Small angle X-ray scattering experiments were performed using a Kratky camera coupled to a copper anode X-ray tube whose Kα radiation was selected with a nickel filter. The SAXS intensity data, I(h), were collected with a linear proportional counter. Then, they were processed with the ITP program [33–35] where the angular parameter, h, is defined as h = 4π sin θ/λ; θ and λ are the scattering angle and the X-ray wavelength, respectively. The fractal dimension of the scattering objects was evaluated from the slope of the curve logI(h) vs log(h).
The small-angle X-ray scattering may be due, as noticed by the Babinet principle, either too dense particles in a low-density environment or to pores or low-density inclusions in a continuous high electron density medium. Then, in order to characterize only the gold phase, we have subtracted the SAXS data of the free-gold zeolite from those of the gold-loaded zeolite. This method was earlier shown to be efficient in the characterization of particles supported onto porous materials [36–38].
Escherichia coli and Salmonella typhi were acquired from ENCB Mexico.
Tripticaseine broth medium was used for growing and maintaining the bacterial cultures. A starter culture of each strain was inoculated with fresh colonies and incubated for 24 h in Tripticaseine medium. The number of colonies formed by surviving cells was counted in a selective agar (MacConkey for Escherichia coli and brilliant green for Salmonella typhi). Fresh medium was inoculated in test tubes with the starter culture and grown at 35.5°C with continuous agitation at 30 rpm. The colonies were added to the tubes each 24 h in order to reach a control experiment where the classical exponential growth was observed as a function of time. Then, Au- zeolite was added to the culture, and samples of colonies were measured over a time course. Measurement proceeded as follows: The sample was seeded in Petri dishes previously loaded with 30 ml of selective agar. As a control, a culture plate was inoculated without bactericide material. The plates were incubated at 35.5°C under aerobic aerobic conditions and the colonies were counted. During all experiments with bacteria the material used was sterilized.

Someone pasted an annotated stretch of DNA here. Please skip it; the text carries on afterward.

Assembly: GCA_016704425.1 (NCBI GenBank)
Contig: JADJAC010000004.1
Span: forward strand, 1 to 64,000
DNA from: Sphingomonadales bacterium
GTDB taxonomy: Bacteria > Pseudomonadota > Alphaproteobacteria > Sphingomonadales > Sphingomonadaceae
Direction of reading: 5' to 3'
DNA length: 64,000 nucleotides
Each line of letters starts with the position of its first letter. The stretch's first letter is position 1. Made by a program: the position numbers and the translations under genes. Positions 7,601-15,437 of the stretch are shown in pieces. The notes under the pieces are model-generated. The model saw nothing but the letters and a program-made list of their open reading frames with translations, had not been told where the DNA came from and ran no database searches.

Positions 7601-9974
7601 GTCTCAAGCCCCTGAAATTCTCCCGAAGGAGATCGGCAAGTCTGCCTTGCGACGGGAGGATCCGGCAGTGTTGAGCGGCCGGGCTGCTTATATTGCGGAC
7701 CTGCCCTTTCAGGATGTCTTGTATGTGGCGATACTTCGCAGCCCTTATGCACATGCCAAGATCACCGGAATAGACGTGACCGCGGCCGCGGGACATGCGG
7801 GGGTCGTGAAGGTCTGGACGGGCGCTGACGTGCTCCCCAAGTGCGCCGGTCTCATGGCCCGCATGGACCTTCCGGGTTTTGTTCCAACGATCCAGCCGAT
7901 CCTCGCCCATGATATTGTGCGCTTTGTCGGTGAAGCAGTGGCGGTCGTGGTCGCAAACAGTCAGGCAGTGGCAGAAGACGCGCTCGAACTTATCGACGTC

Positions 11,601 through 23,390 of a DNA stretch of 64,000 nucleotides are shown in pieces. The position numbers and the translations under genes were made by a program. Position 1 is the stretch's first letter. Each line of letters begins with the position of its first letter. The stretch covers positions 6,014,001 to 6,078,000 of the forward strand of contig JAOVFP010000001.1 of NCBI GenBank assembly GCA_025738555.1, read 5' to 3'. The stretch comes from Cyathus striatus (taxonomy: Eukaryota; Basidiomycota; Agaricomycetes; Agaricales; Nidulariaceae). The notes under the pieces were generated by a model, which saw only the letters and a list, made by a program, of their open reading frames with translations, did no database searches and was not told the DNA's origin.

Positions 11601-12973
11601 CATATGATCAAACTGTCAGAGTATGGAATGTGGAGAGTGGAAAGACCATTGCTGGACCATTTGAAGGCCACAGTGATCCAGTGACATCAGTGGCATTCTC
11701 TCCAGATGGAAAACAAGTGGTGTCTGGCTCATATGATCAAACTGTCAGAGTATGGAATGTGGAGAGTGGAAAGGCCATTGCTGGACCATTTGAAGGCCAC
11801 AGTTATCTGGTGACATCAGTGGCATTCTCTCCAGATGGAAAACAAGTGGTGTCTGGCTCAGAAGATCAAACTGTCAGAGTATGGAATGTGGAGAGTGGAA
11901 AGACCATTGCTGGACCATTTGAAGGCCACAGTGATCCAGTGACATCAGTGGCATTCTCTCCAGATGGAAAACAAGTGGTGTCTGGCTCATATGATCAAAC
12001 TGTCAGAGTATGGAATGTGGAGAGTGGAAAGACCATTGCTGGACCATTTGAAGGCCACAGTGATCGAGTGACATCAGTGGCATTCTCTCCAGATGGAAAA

Gold nanoparticles dispersed on zeolites are excellent biocide to eliminate Escherichia coli and Salmonella typhi at short times. The roughness and the dispersion of Au nanoparticles on the support are crucial parameters affecting the biocidal properties. The type of support is another important parameter in the effectiveness of the material to inhibit microorganisms. The more actives materials were pointed out Au-Y. These materials contained very small particles at surface actives to eliminate 90–95% of Escherichia coli and Salmonella typhi colonies at times as short as 90 minutes.
The authors would like to acknowledge CONACYT for Grant 128299 and PAPIIT-UNAM IN107110. We are grateful to A. Tejeda and G. Cedillo for their technical assistance.